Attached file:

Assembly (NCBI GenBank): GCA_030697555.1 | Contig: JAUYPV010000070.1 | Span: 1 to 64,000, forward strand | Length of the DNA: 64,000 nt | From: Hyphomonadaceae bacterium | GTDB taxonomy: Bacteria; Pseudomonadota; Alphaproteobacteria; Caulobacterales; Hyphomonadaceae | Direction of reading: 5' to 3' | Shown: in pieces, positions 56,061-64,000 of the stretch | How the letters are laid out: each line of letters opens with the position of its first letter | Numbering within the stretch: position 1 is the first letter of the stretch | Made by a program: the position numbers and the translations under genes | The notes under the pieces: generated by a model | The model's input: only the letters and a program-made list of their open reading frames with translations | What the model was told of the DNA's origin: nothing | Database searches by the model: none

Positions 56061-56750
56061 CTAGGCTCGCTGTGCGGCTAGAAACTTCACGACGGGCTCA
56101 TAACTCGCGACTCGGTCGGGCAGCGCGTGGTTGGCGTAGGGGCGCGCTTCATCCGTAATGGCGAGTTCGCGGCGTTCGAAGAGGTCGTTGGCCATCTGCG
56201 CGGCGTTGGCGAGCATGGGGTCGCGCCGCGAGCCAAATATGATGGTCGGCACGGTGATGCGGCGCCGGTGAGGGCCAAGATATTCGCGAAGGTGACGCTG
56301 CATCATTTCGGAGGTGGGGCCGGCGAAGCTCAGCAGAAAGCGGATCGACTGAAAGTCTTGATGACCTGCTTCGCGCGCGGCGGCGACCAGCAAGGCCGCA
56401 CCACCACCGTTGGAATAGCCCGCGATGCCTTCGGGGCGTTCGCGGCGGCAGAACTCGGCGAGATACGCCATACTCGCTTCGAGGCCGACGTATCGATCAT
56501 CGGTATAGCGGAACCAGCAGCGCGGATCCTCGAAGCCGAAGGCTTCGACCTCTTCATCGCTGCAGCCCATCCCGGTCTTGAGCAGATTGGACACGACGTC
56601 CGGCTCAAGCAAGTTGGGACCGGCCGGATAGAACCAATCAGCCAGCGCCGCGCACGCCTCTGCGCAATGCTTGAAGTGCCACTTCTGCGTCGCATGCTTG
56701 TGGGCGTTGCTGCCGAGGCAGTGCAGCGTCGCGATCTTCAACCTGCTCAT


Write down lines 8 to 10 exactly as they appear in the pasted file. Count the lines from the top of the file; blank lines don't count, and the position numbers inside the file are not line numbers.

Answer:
56501 CGGTATAGCGGAACCAGCAGCGCGGATCCTCGAAGCCGAAGGCTTCGACCTCTTCATCGCTGCAGCCCATCCCGGTCTTGAGCAGATTGGACACGACGTC
56601 CGGCTCAAGCAAGTTGGGACCGGCCGGATAGAACCAATCAGCCAGCGCCGCGCACGCCTCTGCGCAATGCTTGAAGTGCCACTTCTGCGTCGCATGCTTG
56701 TGGGCGTTGCTGCCGAGGCAGTGCAGCGTCGCGATCTTCAACCTGCTCAT